What is the Difference Between Biomass and Biogas?
The main difference between biomass and biogas is that biomass is a solid material whereas biogas is a gaseous compound created through the process of Anaerobic Digestion.
Biomass typically comes from crop waste, wood and specific resources that have been grown to create biomass energy through burning in the presence of oxygen and Biogas is an end product of the Anaerobic Digestion (AD) process where food waste is transformed into energy in the absence of oxygen as part of the AD process.
Biomass energy is the use of biomass as an energy source. With biomass energy, biomass is burned or converted to make heat, electricity, or liquid fuel.
Biogas is a renewable energy; it is created as a direct result of transforming food waste to energy and it is an environmentally friendly way of doing it.
Anaerobic digestion is a sustainable process involving the breakdown of organic matter within anaerobic digestors through a process which generates biogas energy and fertiliser. The use of this high nutrient biofertiliser replaces the use of fossil-fuel derived fertilisers and ensures a complete loop of carbon and energy capture.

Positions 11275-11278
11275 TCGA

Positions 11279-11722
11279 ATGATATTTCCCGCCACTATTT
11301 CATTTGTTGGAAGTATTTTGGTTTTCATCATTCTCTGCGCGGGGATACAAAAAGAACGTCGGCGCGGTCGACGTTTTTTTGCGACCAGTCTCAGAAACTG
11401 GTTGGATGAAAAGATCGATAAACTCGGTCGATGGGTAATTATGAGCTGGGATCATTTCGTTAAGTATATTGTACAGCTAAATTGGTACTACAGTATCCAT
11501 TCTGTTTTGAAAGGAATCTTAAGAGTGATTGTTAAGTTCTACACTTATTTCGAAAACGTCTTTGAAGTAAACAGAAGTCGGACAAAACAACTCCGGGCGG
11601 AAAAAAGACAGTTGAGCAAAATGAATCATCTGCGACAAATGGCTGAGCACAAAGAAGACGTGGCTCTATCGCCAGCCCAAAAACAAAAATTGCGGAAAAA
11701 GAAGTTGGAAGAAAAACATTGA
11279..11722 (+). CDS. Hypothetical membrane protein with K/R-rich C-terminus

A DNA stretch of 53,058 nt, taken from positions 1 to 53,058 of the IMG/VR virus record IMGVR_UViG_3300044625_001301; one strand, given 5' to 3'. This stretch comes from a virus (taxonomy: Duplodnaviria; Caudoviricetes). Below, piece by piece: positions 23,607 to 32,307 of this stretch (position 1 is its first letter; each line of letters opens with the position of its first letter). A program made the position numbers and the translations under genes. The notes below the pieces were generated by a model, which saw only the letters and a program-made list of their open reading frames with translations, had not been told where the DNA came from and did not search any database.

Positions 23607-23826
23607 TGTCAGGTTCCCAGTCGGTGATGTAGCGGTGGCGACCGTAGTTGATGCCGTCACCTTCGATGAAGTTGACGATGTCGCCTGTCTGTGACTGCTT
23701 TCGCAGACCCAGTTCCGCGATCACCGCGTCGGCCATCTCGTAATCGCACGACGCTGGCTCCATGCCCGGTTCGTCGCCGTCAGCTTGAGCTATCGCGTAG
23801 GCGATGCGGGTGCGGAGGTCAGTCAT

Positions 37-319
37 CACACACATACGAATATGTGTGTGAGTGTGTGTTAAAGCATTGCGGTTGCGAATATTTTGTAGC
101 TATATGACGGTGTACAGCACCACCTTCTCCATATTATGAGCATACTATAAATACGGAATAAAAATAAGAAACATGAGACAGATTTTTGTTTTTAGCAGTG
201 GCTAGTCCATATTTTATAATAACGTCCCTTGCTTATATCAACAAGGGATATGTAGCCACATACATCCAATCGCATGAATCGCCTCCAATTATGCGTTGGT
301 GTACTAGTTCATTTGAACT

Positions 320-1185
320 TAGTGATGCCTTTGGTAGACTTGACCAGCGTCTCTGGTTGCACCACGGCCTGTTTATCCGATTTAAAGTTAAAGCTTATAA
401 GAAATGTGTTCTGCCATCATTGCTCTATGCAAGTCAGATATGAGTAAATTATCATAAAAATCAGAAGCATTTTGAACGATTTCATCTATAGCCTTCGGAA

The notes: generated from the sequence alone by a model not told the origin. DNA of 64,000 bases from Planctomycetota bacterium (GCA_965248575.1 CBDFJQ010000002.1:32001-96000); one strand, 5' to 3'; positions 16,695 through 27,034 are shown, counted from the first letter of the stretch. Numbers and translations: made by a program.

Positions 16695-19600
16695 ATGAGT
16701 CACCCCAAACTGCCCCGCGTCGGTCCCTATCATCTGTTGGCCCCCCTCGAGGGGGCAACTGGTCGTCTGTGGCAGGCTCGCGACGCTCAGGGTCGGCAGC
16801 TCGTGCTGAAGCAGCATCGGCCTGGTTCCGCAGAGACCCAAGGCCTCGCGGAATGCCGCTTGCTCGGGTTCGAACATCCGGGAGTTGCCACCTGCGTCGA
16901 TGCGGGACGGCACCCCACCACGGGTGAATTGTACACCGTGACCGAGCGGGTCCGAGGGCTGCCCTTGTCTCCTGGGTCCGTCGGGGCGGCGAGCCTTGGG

Benefits of AD
- Turns waste into a resource - energy and fertiliser
- A natural fuel produced rather than use of fossil fuels
- It produces a high nutrient fertilizer
- Reduces a company’s carbon footprint
When it comes to recycling food waste to help generate biogas not only are companies doing their part to reduce the food waste the UK generates on a daily basis, but they also will be reducing their Co2 emissions and these efforts support long-term environmental sustainability. Using the expert knowledge of teams within the food waste recycling industry companies will gain regulatory, commercial and engineering support from the renewables sector.
There are a range of food waste materials that can be recycled as part of the AD process, across several anaerobic digestion plants across the UK, from food waste through to oils and fats.
These businesses are well-placed to provide a truly useful link between the anaerobic digestion sector and the food industry enabling more environmentally and commercially focused processes.